In my Farmer's Daughter series, Shelby McDonald runs a small boutique farm.  She serves fresh produce grown on the farm in the summer and her own canned and preserved items in the winter.  She's a good cook who can take a basic dish, add a distinct twist to it and take it to a new level.  

I love to cook, too, and I love that I get to write food and recipes into my books! 


We hope you enjoy the food in our books. If you've tried one of our characters' recipes, tell us about it in the comments!

Thursday, December 15, 2016

Dried Cherry and Candied Ginger Scones @LucyBurdette #Christmasweek






LUCY BURDETTE:  These scones would be absolutely lovely for Christmas breakfast or brunch, or really any holiday affair. They started (as my recipes sometimes do) with the craving to use a couple of ingredients I had on hand: beautiful dried Michigan cherries sent by my wonderful Uncle Don, and candied ginger bits from King Arthur flour. I didn't find a recipe that combined the two of them, but I did find a lovely cherry scone recipe that originated in the Blacksmith Inn in Wisconsin, and ended up on the Food Network

Lucy at the Christmas Parade, Key West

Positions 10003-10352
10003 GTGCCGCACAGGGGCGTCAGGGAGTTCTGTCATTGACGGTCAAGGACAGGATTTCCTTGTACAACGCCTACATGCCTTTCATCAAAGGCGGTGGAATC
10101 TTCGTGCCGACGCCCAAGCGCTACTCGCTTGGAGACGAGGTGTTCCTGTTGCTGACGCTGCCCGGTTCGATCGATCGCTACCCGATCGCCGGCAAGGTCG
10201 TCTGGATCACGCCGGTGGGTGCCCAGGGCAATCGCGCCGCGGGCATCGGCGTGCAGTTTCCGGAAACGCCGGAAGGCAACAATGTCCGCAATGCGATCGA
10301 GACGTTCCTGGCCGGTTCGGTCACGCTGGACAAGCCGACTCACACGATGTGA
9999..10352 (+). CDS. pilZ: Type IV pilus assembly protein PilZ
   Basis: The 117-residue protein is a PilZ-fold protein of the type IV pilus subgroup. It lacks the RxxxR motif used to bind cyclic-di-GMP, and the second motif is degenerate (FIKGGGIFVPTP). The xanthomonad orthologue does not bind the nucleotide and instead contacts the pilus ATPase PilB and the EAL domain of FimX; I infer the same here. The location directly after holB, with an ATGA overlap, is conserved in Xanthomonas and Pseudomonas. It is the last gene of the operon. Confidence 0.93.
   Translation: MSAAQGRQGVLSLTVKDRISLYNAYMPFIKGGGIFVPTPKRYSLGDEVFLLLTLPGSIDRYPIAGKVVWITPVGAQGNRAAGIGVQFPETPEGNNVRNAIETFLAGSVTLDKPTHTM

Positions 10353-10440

After some tweaks, I present it to you! (In the photos, you might notice that I pulsed the cherries into the mix ahead of the butter, which made the pieces quite small. They tasted fine, but we agreed we might like bigger pieces better. You can adjust as you see fit.)









Ingredients

2 cups flour

1/3 cup sugar

2 teaspoon sodium-free baking powder

1/4 teaspoon salt

1/3 cup chilled unsalted butter, cut into pieces

1 egg

2/3 cups whipping cream

1 teaspoon vanilla extract

1 teaspoon almond extract
1 cup dried cherries

1/3 cup candied ginger

Egg wash, 1 egg and 1 teaspoon water, beaten

Sugar and sliced almonds, for sprinkling

Directions
Preheat oven to 375 degrees F. In your food processor, pulse the flour, sugar, baking soda, and salt until well combined. Pulse in the ginger pieces, followed by chunks of butter, and mix until no larger than pea-sized. Now add the cherries and pulse them until they are well distributed. Whisk together the cream, the egg, and the extracts and add this to the dry ingredients. Pulse until combined.